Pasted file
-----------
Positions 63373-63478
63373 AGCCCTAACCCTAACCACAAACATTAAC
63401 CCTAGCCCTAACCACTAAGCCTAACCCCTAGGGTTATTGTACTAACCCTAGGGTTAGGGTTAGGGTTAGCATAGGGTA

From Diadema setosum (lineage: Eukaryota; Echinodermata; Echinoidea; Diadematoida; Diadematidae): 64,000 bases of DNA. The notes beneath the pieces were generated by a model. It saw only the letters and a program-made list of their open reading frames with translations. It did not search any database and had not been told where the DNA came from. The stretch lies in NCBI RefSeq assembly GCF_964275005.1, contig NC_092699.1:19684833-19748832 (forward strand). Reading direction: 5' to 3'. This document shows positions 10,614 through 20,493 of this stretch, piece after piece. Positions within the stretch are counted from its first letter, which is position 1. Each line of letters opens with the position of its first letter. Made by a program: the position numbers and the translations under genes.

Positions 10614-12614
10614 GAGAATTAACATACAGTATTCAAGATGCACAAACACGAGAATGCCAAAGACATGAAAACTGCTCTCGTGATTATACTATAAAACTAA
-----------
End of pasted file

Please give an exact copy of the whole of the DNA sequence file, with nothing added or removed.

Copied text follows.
Positions 63373-63478
63373 AGCCCTAACCCTAACCACAAACATTAAC
63401 CCTAGCCCTAACCACTAAGCCTAACCCCTAGGGTTATTGTACTAACCCTAGGGTTAGGGTTAGGGTTAGCATAGGGTA

From Diadema setosum (lineage: Eukaryota; Echinodermata; Echinoidea; Diadematoida; Diadematidae): 64,000 bases of DNA. The notes beneath the pieces were generated by a model. It saw only the letters and a program-made list of their open reading frames with translations. It did not search any database and had not been told where the DNA came from. The stretch lies in NCBI RefSeq assembly GCF_964275005.1, contig NC_092699.1:19684833-19748832 (forward strand). Reading direction: 5' to 3'. This document shows positions 10,614 through 20,493 of this stretch, piece after piece. Positions within the stretch are counted from its first letter, which is position 1. Each line of letters opens with the position of its first letter. Made by a program: the position numbers and the translations under genes.

Positions 10614-12614
10614 GAGAATTAACATACAGTATTCAAGATGCACAAACACGAGAATGCCAAAGACATGAAAACTGCTCTCGTGATTATACTATAAAACTAA